Making and Faking Kinship Marriage and Labor Migration Between China and South Korea

ISBN-10: 0801449588
ISBN-13: 9780801449581
Edition: 2011
Authors: Caren Freeman
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Description: In the years leading up to and directly following rapprochement with China in 1992, the South Korean government looked to ethnic Korean (Chosonjok) brides and laborers from northeastern China to restore productivity to its industries and  More...

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Book details

Copyright year: 2011
Publisher: Cornell University Press
Publication date: 11/18/2011
Binding: Hardcover
Pages: 280
Size: 6.25" wide x 9.00" long x 1.25" tall
Weight: 1.144
Language: English

In the years leading up to and directly following rapprochement with China in 1992, the South Korean government looked to ethnic Korean (Chosonjok) brides and laborers from northeastern China to restore productivity to its industries and countryside. South Korean officials and the media celebrated these overtures not only as a pragmatic solution to population problems but also as a patriotic project of reuniting ethnic Koreans after nearly fifty years of Cold War separation. As Caren Freeman's fieldwork in China and South Korea shows, the attempt to bridge the geopolitical divide in the name of Korean kinship proved more difficult than any of the parties involved could have imagined. Discriminatory treatment, artificially suppressed wages, clashing gender logics, and the criminalization of so-called runaway brides and undocumented workers tarnished the myth of ethnic homogeneity and exposed the contradictions at the heart of South Korea's transnational kin-making project. Unlike migrant brides who could acquire citizenship, migrant workers were denied the rights of long-term settlement, and stringent quotas restricted their entry. As a result, many Chosonjok migrants arranged paper marriages and fabricated familial ties to South Korean citizens to bypass the state apparatus of border control. Making and Faking Kinship depicts acts of "counterfeit kinship," false documents, and the leaving behind of spouses and children as strategies implemented by disenfranchised people to gain mobility within the region's changing political economy.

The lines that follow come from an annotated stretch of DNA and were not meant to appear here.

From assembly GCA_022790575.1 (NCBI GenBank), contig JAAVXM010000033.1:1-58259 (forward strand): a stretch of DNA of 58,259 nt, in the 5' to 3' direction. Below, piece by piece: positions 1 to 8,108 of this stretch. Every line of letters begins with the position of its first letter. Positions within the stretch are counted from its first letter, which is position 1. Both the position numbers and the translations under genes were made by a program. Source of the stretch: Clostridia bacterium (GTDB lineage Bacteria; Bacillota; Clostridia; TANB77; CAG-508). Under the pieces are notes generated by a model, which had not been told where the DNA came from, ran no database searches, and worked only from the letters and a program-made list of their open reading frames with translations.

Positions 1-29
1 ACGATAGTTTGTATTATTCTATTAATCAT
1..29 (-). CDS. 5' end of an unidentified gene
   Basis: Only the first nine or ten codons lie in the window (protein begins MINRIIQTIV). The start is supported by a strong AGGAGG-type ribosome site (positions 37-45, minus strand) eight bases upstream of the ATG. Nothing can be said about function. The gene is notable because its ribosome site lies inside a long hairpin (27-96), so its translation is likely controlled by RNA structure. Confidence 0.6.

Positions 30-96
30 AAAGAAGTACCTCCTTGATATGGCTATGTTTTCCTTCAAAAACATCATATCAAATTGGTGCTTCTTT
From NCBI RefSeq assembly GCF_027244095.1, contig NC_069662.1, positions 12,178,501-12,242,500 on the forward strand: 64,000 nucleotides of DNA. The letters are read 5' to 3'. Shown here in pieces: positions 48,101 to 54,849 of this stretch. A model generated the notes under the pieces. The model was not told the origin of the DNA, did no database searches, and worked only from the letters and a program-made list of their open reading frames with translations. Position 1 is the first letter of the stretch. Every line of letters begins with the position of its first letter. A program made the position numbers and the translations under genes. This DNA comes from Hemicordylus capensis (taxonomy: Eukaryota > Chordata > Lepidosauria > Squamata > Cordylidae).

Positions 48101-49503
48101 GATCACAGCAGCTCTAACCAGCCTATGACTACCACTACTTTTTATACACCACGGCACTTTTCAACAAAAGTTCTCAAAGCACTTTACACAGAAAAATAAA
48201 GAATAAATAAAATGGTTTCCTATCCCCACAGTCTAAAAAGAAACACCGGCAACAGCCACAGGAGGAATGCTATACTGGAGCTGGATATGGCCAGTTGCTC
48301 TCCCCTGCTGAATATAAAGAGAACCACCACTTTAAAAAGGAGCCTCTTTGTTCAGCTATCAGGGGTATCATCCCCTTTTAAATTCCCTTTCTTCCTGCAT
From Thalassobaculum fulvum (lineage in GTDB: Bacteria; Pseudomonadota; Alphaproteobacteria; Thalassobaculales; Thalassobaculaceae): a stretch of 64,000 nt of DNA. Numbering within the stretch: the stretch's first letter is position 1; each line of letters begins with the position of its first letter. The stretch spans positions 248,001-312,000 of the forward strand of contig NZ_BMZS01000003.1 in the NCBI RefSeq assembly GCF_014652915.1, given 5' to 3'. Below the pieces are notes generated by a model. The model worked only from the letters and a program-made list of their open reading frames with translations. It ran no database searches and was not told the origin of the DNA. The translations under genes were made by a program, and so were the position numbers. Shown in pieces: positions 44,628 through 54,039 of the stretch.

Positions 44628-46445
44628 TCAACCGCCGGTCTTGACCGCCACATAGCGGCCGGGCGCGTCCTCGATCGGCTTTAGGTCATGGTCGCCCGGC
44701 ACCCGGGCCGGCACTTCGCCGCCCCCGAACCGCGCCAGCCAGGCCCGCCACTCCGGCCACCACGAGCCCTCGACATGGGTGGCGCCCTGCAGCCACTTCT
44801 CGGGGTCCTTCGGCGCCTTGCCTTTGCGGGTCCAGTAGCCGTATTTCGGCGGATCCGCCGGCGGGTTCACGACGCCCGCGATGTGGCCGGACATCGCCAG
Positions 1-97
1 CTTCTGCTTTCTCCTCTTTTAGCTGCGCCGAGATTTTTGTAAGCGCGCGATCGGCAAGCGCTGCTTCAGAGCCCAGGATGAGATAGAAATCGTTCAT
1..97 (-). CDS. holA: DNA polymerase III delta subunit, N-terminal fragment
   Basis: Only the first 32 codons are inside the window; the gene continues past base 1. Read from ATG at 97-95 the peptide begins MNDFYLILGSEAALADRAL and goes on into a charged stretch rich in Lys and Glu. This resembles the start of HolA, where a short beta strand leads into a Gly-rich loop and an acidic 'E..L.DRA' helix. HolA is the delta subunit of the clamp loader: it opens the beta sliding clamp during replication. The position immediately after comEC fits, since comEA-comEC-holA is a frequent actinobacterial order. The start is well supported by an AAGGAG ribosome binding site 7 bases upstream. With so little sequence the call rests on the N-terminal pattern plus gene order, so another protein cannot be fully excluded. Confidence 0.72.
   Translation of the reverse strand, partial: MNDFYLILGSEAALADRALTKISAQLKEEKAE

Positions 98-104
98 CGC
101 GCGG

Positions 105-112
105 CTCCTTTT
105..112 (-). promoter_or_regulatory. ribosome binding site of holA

Caren Freeman teaches in the Department of Anthropology at the University of Virginia.

Acknowledgments
Notes on Language and Translations
Introduction
Migrant Brides and the Pact of Gender, Kinship, Nation
Chosonjok Maidens and Farmer Bachelors
Brides and Brokers under Suspicion
Gender Logics in Conflict
Migrant Workers, Counterfeit Kinship, and Split Families
Faking Kinship
Flexible Families, Fragile Marriages
A Failed National Experiment?
References
Index

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